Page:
On April 15, 1945, the British army liberated Belsen. However, it was unable to rescue the inmates. On that liberation day the British found 10,000 unburied corpses and 40,000 sick and dying prisoners. Among the 40,000 living inmates, 28,000 died after the liberation. The inmates were abandoned in Bergen-Belsen by the Germans, left behind for death to come. 
Many healthy, young strong Jews were not killed immediately. The Germans' war effort and the “Final Solution” required a great deal of manpower, so the Germans reserved large pools of Jews for slave labor. These people, imprisoned in concentration and labor camps, were forced to work in German munitions and other factories, such as I.G. Farben and Krupps, and wherever the Nazis needed laborers. They were worked from dawn until dark without adequate food and shelter. Thousands perished, literally worked to death by the Germans and their collaborators.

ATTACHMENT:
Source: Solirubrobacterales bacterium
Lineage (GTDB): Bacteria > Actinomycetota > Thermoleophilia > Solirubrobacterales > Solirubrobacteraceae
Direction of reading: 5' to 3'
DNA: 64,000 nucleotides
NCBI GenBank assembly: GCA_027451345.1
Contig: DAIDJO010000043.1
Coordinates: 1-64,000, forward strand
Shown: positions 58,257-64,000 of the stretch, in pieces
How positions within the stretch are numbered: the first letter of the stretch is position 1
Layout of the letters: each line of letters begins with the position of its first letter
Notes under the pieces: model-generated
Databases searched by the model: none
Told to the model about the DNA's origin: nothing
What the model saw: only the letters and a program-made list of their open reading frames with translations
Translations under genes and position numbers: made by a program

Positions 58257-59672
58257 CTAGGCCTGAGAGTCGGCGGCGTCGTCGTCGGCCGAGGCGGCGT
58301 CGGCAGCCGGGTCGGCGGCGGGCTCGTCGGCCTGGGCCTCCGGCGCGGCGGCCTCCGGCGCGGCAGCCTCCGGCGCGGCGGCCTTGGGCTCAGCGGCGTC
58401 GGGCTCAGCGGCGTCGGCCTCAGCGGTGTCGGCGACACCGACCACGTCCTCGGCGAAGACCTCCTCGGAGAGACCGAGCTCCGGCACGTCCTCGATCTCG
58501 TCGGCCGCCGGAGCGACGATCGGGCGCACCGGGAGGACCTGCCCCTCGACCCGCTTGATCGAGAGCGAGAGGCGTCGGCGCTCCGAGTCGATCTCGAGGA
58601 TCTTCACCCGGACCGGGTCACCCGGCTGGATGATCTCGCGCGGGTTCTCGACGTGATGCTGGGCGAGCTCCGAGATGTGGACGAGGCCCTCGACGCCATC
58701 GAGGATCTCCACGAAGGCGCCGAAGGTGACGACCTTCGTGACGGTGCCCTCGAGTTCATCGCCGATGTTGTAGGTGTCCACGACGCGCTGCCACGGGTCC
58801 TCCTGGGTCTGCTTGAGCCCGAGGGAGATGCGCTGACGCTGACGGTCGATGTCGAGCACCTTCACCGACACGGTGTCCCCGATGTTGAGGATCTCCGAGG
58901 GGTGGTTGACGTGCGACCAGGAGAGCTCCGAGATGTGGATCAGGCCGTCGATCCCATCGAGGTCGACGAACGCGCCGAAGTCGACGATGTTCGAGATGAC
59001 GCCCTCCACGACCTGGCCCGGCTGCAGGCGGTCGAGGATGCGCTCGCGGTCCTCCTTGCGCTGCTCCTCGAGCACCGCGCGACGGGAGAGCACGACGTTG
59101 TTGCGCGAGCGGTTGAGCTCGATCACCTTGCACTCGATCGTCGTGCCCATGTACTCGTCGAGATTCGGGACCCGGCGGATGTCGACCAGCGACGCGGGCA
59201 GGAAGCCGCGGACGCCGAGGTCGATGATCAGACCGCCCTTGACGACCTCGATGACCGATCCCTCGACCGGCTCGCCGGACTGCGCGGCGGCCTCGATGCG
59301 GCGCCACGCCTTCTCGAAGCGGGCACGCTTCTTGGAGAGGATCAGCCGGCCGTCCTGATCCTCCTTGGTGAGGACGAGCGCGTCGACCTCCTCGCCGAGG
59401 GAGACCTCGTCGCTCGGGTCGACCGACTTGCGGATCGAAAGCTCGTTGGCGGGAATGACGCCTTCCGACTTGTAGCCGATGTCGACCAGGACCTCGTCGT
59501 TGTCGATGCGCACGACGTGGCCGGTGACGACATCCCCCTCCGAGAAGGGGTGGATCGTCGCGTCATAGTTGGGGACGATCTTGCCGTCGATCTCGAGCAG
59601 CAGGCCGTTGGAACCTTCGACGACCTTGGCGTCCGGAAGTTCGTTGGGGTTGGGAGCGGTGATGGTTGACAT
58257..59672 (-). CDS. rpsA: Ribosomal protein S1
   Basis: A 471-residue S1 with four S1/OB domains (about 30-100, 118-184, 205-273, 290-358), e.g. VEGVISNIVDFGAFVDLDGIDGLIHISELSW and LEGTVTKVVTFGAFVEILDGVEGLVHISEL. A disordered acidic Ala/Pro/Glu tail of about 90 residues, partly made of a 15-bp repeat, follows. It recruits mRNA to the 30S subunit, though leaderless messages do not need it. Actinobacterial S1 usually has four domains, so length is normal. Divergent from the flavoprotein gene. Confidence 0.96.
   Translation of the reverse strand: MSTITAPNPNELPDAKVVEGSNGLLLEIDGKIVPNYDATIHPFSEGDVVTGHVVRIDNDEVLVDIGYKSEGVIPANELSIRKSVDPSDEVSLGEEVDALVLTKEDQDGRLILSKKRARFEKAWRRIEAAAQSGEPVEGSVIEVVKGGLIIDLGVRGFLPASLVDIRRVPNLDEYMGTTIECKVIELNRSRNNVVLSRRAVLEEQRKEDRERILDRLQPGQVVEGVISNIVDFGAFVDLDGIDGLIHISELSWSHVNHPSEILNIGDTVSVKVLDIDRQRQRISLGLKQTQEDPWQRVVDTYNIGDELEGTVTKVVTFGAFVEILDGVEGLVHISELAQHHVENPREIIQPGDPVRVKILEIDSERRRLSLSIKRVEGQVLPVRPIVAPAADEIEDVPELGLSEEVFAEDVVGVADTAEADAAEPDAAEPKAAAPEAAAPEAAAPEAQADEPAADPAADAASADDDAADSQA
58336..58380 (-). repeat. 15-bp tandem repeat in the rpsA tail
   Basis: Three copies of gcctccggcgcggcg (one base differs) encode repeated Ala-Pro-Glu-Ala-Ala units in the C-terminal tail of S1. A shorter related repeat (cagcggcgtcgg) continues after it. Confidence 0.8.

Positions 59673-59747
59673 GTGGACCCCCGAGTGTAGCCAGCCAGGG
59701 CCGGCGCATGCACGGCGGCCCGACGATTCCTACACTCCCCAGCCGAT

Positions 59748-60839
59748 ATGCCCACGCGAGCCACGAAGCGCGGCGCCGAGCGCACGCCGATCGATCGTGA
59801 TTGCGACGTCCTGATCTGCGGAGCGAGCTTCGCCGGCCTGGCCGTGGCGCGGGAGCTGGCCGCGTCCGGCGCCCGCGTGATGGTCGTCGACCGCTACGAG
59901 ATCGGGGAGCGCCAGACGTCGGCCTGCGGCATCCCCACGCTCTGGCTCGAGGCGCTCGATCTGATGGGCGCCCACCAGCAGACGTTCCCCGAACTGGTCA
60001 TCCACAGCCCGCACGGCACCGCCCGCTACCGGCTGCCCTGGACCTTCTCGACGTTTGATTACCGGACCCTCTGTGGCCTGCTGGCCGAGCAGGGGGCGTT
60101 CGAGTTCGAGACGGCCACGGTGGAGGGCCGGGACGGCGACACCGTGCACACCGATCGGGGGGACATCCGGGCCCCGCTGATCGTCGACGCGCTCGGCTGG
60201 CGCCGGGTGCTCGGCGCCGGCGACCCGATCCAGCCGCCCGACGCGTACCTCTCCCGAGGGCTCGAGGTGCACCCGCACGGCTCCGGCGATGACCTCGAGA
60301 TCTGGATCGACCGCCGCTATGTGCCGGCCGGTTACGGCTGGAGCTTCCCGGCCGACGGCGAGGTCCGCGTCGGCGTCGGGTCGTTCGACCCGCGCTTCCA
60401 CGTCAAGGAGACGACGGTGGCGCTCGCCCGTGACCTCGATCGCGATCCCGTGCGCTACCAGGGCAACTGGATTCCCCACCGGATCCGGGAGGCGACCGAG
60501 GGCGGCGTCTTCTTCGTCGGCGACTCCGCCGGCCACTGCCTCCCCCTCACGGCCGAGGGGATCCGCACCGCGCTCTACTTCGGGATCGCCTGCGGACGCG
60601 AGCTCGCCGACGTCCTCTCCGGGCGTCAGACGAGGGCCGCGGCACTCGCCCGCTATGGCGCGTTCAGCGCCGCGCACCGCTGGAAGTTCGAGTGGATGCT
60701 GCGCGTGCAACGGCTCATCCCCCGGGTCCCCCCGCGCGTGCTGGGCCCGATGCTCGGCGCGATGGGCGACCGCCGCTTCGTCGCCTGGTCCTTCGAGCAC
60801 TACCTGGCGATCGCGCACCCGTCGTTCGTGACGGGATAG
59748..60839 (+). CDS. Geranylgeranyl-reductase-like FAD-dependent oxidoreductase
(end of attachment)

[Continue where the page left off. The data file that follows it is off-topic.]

A favorite stunt of the Nazis is to order newly arrived prisoners into a dark room and make them stand with their faces against the wall while volleys are fired into the air. Whenever a new transport comes, some prisoners are picked out and horribly beaten with wired oxtails. On April 12 a transport from Nuremberg arrived with three Jewish prisoners. These, and another Jew who had been imprisoned for some time, were led out of the camp on evening. A few minutes later a volley of shots was heard. All were killed by shots fired through their temples at close range. These men were Arthur Kahn, Dr. Benario, a man named Goldman from Nuremberg, and Edwin Kahn from Munich. The last did not die immediately, and was able to make a statement to the effect that no attempt to escape had been made. Nevertheless, the next morning the prisoners were addressed by an overseer. He began by insulting the Jews: “They successfully tried to mislead and to stir up hatred and strife among the German people. But when they have to share your lot and wield pick and shovel as you do, they try to escape.” Three of the four prisoners were shot by the Second-in-Command, Erpsmüller, who boasted about the deed before the prisoners and remarked, “I am opposed to torture for the Jews. Bugs are not exterminated by tearing out their legs, but are trampled upon.”